Ever since I can remember, I have never been just a student. In elementary school, I participated in a bunch of activities outside of school like swimming lessons and Karate. In high school, I found my niche in student leadership through getting involved with… well everything. So naturally, that didn’t change when I came to university.
You see, for me, being involved is an essential part of studentship. My version of being a student involves classes, homework, essays, readings, AND extracurriculars.
I believe that getting involved with your community, especially in university, is extremely important! Being part of a club, attending social events or participating in intramurals is how you can make sure your university experience is a unique one.
Saying that, I also recognize that through these different positions, I am taking part in STUDENT leadership. That is to say, I need to remember that the way I’m allowed to participate in all these activities is because I am a student. So balancing everything I’m doing, and keeping my priorities in order is essential to my success.
Going to class, staying on top of my readings and making sure I’m doing the best possible work on my assignments are often things that I let fall to the wayside. In past years, I’ve put events before studying for an exam and having even skipped class to do extra work for a student organization.
I wish I could go back now and give past-me a giant smack on the head. My change in priorities started with a Drew Dudley quote:
I realized that I was able to make my grades were the least impressive thing about me, because well… they were less than impressive.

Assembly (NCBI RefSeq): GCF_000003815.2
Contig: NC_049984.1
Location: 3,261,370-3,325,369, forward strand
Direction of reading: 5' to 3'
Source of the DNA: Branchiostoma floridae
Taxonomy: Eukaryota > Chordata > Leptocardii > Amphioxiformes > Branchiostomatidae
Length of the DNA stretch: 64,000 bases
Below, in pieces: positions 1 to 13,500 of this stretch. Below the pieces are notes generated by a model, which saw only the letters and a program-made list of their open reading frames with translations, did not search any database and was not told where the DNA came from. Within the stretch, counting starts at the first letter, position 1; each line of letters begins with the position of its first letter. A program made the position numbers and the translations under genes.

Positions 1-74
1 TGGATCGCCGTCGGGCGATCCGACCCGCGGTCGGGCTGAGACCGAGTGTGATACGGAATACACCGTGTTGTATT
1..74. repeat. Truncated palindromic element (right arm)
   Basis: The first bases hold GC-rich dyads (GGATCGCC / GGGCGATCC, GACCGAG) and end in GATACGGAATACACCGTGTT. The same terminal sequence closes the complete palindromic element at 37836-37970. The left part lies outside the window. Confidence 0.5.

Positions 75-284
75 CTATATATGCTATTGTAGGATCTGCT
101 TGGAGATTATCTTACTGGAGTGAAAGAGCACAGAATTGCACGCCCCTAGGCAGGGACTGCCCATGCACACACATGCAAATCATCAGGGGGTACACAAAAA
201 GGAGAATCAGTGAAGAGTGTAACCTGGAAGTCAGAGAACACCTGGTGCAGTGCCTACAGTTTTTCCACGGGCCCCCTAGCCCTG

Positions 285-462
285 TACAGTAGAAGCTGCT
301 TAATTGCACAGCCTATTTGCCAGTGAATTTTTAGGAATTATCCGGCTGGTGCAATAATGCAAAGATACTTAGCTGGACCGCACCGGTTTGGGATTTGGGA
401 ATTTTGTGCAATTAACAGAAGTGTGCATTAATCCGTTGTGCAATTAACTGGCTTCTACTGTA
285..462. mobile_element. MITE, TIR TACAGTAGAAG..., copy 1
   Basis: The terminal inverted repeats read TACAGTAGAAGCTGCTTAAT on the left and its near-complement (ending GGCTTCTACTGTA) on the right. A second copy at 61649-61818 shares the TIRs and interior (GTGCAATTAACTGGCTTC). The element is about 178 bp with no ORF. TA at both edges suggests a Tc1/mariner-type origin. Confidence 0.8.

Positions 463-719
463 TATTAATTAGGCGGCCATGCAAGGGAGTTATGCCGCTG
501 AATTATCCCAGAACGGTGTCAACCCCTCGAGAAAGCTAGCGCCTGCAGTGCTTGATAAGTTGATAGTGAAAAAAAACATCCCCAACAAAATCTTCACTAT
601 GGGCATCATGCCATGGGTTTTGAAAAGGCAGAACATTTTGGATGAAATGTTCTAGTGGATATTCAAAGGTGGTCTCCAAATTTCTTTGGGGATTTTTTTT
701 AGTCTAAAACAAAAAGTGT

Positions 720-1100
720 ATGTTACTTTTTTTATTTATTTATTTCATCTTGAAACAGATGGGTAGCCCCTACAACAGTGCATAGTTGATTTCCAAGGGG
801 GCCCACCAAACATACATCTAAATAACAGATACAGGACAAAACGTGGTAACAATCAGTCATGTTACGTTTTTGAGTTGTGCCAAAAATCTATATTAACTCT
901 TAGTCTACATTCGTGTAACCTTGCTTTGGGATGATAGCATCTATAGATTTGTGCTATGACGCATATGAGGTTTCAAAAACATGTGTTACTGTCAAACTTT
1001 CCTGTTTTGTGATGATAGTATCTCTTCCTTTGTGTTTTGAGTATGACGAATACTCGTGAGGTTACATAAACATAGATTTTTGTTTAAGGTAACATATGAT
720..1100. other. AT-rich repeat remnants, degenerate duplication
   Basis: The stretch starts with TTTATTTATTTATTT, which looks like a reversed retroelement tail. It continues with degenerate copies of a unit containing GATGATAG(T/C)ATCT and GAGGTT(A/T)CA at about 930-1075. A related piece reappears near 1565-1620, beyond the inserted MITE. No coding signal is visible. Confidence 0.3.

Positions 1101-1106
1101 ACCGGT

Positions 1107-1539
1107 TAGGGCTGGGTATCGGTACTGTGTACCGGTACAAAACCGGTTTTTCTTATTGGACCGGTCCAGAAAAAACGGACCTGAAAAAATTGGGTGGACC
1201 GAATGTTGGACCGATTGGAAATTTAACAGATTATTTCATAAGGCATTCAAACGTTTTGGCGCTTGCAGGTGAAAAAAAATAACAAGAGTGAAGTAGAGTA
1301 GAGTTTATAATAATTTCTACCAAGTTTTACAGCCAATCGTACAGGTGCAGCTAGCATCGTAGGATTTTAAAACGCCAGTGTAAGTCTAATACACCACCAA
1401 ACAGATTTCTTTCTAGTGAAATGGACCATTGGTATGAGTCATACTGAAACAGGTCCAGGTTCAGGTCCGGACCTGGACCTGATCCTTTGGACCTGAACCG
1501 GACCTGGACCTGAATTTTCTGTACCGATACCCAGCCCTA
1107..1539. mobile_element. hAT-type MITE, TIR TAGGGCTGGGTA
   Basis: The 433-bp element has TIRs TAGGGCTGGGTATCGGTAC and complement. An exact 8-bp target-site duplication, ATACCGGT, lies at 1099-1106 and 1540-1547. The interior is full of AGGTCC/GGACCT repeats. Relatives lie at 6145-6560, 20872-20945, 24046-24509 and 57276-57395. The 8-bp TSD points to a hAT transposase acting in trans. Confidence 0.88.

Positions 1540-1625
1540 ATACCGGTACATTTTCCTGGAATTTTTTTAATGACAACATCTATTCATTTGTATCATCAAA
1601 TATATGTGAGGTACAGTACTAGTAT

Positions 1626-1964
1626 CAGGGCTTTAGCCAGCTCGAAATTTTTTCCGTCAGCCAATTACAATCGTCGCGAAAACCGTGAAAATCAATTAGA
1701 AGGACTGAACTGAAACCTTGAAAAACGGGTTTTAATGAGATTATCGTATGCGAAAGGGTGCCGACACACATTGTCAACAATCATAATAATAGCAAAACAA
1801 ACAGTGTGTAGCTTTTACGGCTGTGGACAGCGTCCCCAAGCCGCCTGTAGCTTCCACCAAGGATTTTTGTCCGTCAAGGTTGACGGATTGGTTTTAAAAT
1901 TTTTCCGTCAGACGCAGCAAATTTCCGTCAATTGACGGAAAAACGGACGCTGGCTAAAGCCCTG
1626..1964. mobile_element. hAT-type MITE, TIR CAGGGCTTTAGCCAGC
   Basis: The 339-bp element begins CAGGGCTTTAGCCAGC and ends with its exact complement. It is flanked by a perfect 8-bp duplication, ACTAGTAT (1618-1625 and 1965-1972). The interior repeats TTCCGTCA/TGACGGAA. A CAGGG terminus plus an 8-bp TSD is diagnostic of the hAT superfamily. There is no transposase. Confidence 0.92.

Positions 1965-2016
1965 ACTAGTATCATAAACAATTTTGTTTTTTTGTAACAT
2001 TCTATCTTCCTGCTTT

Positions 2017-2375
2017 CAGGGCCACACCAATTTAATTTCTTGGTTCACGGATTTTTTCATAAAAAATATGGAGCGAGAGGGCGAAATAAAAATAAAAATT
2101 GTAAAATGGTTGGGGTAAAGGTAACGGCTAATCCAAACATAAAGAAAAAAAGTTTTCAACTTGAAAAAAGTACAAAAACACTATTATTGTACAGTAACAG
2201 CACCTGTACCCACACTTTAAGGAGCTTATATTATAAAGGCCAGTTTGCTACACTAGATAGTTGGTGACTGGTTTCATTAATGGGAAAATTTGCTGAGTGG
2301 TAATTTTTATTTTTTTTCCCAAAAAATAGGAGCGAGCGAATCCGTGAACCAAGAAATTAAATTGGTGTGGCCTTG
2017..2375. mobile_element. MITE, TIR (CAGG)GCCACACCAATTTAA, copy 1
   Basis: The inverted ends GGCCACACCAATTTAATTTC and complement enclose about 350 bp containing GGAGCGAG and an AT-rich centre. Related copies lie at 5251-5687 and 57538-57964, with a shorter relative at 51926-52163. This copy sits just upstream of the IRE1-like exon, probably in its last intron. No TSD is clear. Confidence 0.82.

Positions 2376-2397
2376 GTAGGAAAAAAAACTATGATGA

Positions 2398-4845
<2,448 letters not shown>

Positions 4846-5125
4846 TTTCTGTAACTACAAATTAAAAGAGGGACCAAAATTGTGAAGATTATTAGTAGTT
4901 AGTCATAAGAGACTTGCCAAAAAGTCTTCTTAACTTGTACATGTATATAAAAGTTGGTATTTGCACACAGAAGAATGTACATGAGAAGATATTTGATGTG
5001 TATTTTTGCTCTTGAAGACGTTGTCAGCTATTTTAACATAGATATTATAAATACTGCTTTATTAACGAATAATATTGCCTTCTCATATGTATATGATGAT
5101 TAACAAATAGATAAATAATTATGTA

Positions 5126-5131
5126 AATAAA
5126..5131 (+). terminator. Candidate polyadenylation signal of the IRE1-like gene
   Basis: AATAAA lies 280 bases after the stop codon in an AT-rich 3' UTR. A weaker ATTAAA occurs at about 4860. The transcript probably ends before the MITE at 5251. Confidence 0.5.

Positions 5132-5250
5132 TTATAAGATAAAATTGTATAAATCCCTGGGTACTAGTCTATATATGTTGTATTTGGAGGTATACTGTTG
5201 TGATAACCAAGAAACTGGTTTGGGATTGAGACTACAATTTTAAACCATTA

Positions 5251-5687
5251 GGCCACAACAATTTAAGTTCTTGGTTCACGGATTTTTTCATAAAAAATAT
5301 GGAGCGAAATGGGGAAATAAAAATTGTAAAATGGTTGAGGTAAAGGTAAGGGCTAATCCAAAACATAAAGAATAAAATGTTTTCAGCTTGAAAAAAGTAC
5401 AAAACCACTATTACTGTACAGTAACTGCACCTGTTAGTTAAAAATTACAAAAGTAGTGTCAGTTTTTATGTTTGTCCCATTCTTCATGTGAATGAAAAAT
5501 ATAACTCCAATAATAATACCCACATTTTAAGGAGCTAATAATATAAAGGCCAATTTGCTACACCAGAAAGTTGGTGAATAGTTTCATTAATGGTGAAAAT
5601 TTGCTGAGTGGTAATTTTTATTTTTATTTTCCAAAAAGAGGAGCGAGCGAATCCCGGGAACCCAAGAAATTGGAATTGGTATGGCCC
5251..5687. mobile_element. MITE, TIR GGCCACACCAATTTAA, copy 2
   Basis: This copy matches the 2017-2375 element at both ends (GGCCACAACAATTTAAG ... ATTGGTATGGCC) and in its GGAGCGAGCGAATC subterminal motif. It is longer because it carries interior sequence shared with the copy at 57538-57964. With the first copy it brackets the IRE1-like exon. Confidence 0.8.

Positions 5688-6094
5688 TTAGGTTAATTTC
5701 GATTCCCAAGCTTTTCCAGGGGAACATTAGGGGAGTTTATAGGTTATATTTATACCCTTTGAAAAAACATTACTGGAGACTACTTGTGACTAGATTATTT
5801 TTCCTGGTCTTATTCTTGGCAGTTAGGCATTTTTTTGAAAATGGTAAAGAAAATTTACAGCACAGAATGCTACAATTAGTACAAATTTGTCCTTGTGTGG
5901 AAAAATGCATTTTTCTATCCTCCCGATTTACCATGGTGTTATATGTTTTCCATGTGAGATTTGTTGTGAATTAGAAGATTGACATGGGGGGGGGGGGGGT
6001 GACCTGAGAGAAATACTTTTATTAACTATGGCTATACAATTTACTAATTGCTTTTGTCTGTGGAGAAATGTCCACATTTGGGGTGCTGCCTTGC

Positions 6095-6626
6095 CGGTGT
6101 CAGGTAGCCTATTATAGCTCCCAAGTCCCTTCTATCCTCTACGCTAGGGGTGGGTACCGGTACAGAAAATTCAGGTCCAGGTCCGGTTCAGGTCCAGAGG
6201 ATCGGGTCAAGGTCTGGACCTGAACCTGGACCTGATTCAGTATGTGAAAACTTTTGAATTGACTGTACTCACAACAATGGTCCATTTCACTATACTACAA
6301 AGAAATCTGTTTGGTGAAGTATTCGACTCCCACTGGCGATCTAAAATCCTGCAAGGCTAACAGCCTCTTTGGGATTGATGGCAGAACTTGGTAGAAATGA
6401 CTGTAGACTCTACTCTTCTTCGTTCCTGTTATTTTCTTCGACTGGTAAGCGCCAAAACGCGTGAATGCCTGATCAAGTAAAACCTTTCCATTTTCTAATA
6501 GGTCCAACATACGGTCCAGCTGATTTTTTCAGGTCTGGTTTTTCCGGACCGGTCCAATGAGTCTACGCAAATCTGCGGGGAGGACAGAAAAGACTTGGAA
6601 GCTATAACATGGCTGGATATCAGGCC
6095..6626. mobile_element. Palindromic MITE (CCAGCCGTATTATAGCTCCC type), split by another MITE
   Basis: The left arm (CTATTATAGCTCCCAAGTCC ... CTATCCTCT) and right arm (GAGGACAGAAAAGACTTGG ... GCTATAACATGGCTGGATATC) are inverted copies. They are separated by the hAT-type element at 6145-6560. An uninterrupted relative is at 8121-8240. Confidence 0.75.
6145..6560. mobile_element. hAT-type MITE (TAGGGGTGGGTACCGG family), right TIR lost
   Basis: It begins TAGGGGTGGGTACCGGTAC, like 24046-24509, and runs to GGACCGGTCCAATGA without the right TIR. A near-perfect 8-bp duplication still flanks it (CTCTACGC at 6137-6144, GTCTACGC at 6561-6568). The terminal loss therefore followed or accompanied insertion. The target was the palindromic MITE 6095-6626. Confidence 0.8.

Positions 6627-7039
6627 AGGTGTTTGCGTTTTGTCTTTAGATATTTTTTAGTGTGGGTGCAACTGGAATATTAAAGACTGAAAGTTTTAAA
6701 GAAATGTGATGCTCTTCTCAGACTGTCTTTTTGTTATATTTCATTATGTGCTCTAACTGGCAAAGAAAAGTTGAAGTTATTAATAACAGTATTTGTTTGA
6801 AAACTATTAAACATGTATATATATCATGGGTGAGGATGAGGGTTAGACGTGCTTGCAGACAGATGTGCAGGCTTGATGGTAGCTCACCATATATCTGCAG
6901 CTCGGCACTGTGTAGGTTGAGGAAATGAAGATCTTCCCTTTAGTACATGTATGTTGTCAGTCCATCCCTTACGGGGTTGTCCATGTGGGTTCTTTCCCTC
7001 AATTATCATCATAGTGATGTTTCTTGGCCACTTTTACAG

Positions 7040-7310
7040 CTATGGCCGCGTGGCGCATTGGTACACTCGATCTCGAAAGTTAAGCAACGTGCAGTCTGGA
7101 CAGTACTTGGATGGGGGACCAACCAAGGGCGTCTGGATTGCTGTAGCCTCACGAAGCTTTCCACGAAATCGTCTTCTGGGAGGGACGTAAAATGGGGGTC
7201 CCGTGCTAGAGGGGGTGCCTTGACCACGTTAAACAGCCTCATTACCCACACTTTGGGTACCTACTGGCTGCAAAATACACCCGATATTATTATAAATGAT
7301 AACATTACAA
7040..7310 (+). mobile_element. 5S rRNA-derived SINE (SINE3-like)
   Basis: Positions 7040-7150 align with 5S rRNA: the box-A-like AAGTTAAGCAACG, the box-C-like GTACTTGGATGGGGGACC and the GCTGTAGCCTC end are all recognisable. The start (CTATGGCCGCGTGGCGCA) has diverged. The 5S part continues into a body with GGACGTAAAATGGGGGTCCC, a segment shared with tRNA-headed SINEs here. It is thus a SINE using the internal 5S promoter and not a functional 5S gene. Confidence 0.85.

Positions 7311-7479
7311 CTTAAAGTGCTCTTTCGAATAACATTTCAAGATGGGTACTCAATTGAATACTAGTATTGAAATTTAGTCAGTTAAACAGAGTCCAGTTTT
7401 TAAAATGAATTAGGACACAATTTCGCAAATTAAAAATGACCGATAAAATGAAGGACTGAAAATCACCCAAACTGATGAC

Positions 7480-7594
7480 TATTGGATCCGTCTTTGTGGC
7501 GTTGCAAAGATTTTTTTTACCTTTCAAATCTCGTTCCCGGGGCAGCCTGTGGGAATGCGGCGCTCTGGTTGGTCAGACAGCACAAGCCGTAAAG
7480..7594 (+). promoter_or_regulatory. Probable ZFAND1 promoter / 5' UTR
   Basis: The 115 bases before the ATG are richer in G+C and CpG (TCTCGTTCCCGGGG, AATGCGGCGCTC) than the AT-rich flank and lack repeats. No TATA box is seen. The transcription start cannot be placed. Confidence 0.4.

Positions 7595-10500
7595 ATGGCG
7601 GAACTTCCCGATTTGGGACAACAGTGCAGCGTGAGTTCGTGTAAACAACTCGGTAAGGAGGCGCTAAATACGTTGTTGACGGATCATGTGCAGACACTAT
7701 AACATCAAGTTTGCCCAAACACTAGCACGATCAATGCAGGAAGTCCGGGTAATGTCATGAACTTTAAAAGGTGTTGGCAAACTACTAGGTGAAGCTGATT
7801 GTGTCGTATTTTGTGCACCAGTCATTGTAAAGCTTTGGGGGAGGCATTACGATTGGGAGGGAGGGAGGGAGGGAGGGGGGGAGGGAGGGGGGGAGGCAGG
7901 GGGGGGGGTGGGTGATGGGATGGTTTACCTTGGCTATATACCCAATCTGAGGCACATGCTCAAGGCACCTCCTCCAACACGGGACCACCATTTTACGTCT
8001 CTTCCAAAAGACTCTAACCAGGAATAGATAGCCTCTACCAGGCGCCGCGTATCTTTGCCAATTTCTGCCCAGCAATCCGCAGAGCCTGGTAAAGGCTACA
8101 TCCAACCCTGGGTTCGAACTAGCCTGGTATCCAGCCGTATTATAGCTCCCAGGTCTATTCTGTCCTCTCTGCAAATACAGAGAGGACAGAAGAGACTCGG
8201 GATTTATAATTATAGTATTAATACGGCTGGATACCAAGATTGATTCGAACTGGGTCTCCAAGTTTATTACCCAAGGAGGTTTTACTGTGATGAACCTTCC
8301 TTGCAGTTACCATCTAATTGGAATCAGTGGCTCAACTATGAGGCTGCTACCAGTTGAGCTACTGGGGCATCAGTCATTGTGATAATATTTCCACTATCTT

A common problem that student leaders run into is that they overload their plate. Between classes, assignment and all their duties through their organizations, many student leaders don’t know when they’ve reached their limit—until they crash.
I’ve crashed before. I continue doing everything that I’m expected to do, but with less quality and gusto and it takes physical tolls. I start sleeping in past my alarm because my body is literally forcing me to take break. I start not caring about my health. I overload on caffeine or energy drinks just to stay awake.
It’s SUPER important to take care of yourself – your physical self, which includes sleeping and eating well, and your mental health – taking breaks, practicing self-care, and ensuring that you have time to rest.
My philosophy on student leadership is one that that I’ve heard from many of my mentors. It’s what I believe the life of student leaders SHOULD be. It’s simple.
Take care of yourself, make sure you are physically and mentally well, and getting lots of rest. Then keep your priorities in order. Study, do your readings, go to class and keep on top of your grades. And then get involved and explore your role as a leader. Follow your passions, and gain experience.
Just be careful to know your limits.
Student leadership can be a very rewarding experience, where you learn a lot about yourself, others and skills that are applicable to everyday life and future work. However unless the person and student are taken care of, the leader cannot succeed to their fullest capacity.
Student leaders, what are some of the challenges you’ve found in your roles? What are some of your strategies to balance everything?